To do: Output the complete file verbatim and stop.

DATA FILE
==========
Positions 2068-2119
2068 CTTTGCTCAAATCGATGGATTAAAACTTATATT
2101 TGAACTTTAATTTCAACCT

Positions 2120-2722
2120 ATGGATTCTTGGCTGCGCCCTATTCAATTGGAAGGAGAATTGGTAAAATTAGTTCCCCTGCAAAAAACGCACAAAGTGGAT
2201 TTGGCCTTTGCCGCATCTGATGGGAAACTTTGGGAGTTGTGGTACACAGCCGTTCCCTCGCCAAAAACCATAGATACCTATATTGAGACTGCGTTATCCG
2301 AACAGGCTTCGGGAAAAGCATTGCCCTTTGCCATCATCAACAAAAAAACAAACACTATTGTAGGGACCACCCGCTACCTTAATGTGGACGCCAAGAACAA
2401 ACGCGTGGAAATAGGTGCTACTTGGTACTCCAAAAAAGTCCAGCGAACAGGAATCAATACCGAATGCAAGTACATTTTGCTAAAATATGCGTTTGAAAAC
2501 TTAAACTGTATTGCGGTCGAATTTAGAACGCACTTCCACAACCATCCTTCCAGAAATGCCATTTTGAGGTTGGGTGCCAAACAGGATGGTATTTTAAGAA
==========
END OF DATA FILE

Positions 2068-2119
2068 CTTTGCTCAAATCGATGGATTAAAACTTATATT
2101 TGAACTTTAATTTCAACCT

Positions 2120-2722
2120 ATGGATTCTTGGCTGCGCCCTATTCAATTGGAAGGAGAATTGGTAAAATTAGTTCCCCTGCAAAAAACGCACAAAGTGGAT
2201 TTGGCCTTTGCCGCATCTGATGGGAAACTTTGGGAGTTGTGGTACACAGCCGTTCCCTCGCCAAAAACCATAGATACCTATATTGAGACTGCGTTATCCG
2301 AACAGGCTTCGGGAAAAGCATTGCCCTTTGCCATCATCAACAAAAAAACAAACACTATTGTAGGGACCACCCGCTACCTTAATGTGGACGCCAAGAACAA
2401 ACGCGTGGAAATAGGTGCTACTTGGTACTCCAAAAAAGTCCAGCGAACAGGAATCAATACCGAATGCAAGTACATTTTGCTAAAATATGCGTTTGAAAAC
2501 TTAAACTGTATTGCGGTCGAATTTAGAACGCACTTCCACAACCATCCTTCCAGAAATGCCATTTTGAGGTTGGGTGCCAAACAGGATGGTATTTTAAGAA